Purdue Pharma, the drug company behind the opioid OxyContin, recently announced that they will stop promoting their product to doctors in the United States.
In a message to employees, Purdue said that it is cutting the company’s sales force down to 200 workers, less than half of its previous total.
Over the years, Purdue’s sales tactics have included stuffed toys, fishing hats, and OxyContin Music. These efforts have placed the drug manufacturer at the forefront of the aggressive sales tactics used by pharmaceutical companies throughout the United States. In 2017, sales of this product generated $1.8 billion for the drug manufacturer, approximately $1 billion less than they made five years ago now that cheaper generic options are on the market.
Over the past two-plus decades, Purdue marketed their product as a safe and effective way to treat pain, which led to doctors prescribing and overprescribing OxyContin, as well as other opioids, because they felt there was minimal risk of serious negative side effects.
Obviously, these claims have been disproven. In the 2015 Annual Review of Public Health, several public health experts broke down Purdue’s role in creating and perpetuating the current opioid epidemic affecting millions of Americans today:
"Between 1996 and 2002, Purdue Pharma funded more than 20,000 pain-related educational programs through direct sponsorship or financial grants and launched a multifaceted campaign to encourage long-term use of [opioid painkillers] for chronic non-cancer pain. As part of this campaign, Purdue provided financial support to the American Pain Society, the American Academy of Pain Medicine, the Federation of State Medical Boards, the Joint Commission, pain patient groups, and other organizations. In turn, these groups all advocated for more aggressive identification and treatment of pain, especially use of [opioid painkillers]."
A key part of the company’s marketing strategy revolved around convincing doctors that their reluctance to prescribe their product was based on an outdated notion that opioids could be incredibly dangerous and addictive. Other companies like Abbott Laboratories, Teva, and Endo also carried out similar marketing campaigns.
On top of the issues around marketing a highly addictive product as safe for general use, an investigation by LA Times reporters Harriet Ryan, Lisa Girion, and Scott Glover found that Purdue’s claim that their product could provide patients with 12 hours of pain relief was simply not true.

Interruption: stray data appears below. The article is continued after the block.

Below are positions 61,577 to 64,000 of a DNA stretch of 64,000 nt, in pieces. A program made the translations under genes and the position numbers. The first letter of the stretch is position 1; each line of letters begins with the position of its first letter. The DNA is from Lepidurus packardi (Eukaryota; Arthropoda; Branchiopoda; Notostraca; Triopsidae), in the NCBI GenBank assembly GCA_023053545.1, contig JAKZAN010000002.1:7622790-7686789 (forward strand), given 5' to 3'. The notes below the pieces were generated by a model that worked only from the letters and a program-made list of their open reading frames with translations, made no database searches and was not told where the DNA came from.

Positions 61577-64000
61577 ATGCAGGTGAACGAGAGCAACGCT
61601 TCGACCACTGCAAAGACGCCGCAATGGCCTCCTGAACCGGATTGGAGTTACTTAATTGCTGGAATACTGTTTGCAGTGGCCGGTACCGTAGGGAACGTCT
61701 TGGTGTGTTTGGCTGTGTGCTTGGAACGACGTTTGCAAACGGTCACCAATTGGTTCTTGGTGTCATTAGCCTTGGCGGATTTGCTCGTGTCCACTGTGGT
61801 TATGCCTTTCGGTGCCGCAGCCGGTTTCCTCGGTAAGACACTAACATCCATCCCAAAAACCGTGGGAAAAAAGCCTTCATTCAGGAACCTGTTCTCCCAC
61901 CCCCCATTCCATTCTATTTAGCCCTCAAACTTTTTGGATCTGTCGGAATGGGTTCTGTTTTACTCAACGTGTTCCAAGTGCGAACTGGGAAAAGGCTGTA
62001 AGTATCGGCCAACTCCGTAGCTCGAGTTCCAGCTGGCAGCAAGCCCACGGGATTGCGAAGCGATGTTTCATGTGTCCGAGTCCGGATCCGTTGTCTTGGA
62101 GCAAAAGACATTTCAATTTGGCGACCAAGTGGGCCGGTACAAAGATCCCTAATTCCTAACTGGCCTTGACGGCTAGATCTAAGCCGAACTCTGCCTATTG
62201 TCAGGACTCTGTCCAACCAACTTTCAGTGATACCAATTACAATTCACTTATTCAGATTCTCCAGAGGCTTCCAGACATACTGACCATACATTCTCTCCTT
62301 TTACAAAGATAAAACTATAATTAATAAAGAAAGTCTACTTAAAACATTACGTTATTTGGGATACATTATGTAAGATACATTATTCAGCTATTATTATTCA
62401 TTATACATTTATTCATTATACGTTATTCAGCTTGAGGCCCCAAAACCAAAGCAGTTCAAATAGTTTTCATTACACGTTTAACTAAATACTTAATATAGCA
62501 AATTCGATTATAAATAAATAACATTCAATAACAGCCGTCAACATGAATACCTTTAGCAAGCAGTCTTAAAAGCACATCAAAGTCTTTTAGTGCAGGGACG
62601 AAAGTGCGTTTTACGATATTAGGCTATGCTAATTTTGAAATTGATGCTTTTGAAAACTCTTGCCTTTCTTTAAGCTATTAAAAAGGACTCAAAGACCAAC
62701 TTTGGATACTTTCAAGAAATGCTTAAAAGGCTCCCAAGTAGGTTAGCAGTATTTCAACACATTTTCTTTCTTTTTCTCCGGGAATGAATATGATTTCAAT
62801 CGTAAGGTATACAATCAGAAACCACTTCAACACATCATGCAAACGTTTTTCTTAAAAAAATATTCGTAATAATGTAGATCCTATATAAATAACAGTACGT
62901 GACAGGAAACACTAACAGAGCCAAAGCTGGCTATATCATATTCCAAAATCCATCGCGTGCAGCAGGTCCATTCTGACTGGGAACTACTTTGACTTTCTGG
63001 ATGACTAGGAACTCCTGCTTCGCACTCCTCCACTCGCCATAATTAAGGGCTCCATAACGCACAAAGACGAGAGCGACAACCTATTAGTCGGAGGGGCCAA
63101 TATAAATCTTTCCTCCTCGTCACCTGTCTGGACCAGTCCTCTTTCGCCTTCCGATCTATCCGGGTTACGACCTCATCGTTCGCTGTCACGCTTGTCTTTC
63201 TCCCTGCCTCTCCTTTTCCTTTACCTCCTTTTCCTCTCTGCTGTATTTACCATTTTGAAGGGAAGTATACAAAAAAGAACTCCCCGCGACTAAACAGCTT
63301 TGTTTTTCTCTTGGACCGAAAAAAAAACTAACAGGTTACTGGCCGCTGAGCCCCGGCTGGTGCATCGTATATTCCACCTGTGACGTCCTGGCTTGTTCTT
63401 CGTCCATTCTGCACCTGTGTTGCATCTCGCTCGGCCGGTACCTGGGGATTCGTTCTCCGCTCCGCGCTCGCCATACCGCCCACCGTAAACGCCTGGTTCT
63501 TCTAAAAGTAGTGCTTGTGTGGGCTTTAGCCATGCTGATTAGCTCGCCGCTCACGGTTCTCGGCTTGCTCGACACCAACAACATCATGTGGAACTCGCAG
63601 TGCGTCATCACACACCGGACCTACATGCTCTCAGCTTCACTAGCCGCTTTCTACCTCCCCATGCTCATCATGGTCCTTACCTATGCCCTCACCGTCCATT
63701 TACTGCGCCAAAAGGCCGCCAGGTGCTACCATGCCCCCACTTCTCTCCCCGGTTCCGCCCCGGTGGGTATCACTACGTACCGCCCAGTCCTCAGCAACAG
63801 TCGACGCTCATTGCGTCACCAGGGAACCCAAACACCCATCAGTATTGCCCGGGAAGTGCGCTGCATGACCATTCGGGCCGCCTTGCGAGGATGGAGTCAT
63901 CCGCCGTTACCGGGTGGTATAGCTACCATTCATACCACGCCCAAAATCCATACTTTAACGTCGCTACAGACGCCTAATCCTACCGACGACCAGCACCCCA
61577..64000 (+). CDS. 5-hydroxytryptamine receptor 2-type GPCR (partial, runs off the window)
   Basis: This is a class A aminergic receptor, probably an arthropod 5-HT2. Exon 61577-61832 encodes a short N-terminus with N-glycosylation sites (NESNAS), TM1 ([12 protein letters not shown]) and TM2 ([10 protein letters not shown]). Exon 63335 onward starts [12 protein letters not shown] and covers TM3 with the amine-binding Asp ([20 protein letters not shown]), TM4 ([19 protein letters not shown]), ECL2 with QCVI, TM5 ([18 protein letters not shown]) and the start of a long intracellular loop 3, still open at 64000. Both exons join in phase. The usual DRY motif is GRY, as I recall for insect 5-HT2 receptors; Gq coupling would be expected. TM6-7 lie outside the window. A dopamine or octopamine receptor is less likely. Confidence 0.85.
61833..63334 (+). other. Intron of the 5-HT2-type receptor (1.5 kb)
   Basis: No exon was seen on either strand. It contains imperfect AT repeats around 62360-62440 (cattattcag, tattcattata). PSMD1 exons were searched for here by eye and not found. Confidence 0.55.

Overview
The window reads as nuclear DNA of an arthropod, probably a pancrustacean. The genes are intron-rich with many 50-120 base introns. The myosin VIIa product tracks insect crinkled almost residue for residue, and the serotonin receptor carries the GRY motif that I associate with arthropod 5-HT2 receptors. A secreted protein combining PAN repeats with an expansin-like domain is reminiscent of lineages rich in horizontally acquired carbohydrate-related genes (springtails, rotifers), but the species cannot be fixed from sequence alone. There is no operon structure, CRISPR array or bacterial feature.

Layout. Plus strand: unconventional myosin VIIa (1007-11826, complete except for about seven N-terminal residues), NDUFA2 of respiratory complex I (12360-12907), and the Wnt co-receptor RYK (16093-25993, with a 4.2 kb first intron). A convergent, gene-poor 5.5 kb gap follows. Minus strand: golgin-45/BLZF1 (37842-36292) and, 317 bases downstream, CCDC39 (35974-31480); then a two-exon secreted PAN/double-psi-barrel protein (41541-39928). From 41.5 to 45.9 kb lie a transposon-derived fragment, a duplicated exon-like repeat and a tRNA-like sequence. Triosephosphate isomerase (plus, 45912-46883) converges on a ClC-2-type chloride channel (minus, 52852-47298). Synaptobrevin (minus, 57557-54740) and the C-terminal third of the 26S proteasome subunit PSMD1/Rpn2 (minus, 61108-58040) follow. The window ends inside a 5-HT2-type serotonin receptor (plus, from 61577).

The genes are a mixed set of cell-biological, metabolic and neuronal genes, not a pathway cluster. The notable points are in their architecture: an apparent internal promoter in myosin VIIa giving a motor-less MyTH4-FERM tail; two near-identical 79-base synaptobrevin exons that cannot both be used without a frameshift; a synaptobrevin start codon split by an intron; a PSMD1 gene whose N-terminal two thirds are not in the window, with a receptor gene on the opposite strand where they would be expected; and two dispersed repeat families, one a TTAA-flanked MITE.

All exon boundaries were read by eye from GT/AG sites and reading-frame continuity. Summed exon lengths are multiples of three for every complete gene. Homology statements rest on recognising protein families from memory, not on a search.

"Even before OxyContin went on the market, clinical trials showed many patients weren’t getting 12 hours of relief. Since the drug’s debut in 1996, the company has been confronted with additional evidence, including complaints from doctors, reports from its own sales reps and independent research."
While Purdue announced that they will no longer market their product to doctors in the United States, there is no word about what the international marketing arm will do moving forwards.
"If it takes off the way it did in the United States, these other countries will be dealing with the same problem we are dealing with today,” Brandeis University researcher Dr. Andrew Kolodny said in an interview with the LA Times."
Cutting off the marketing efforts also doesn’t change the fact that hundreds of thousands of people have already died from opioid overdoses in the past few decades, and the tens of millions more suffering from addiction.
"The genie is already out of the bottle," Kolodny said. "Millions of Americans are now opioid-addicted because the campaign that Purdue and other opioid manufacturers used to increase prescribing worked well. And as the prescribing went up, it led to a severe epidemic of opioid addiction."
The fight to combat the opioid epidemic is an ongoing struggle that shows no signs of slowing down in the near future. Big Pharma has caused catastrophic damage to the lives of tens of millions of Americans and their families, and thousands continue to die every year because of these drugs. It’s going to take far more than a simple change to a marketing strategy to begin reversing the overwhelming tide of prescription painkillers sweeping across the nation, and companies like Purdue need to do more than simply not push their drugs into prescription bottles around the United States.
At Turning Point, our staff members have dedicated their careers to helping our patients overcome their addiction while also providing their loved ones with the knowledge and resources they need to help facilitate this process. Understanding how addiction affects people is a key step towards breaking down the widely spread misconceptions that addiction is a moral failing and not a physical condition, and we are committed to helping those struggling with opioids, as well as other substances, regain control of their lives. Give us a call at (973) 380-0905 to learn more about what we can do to help, or fill out our online form with your information to take the first step on your recovery process today.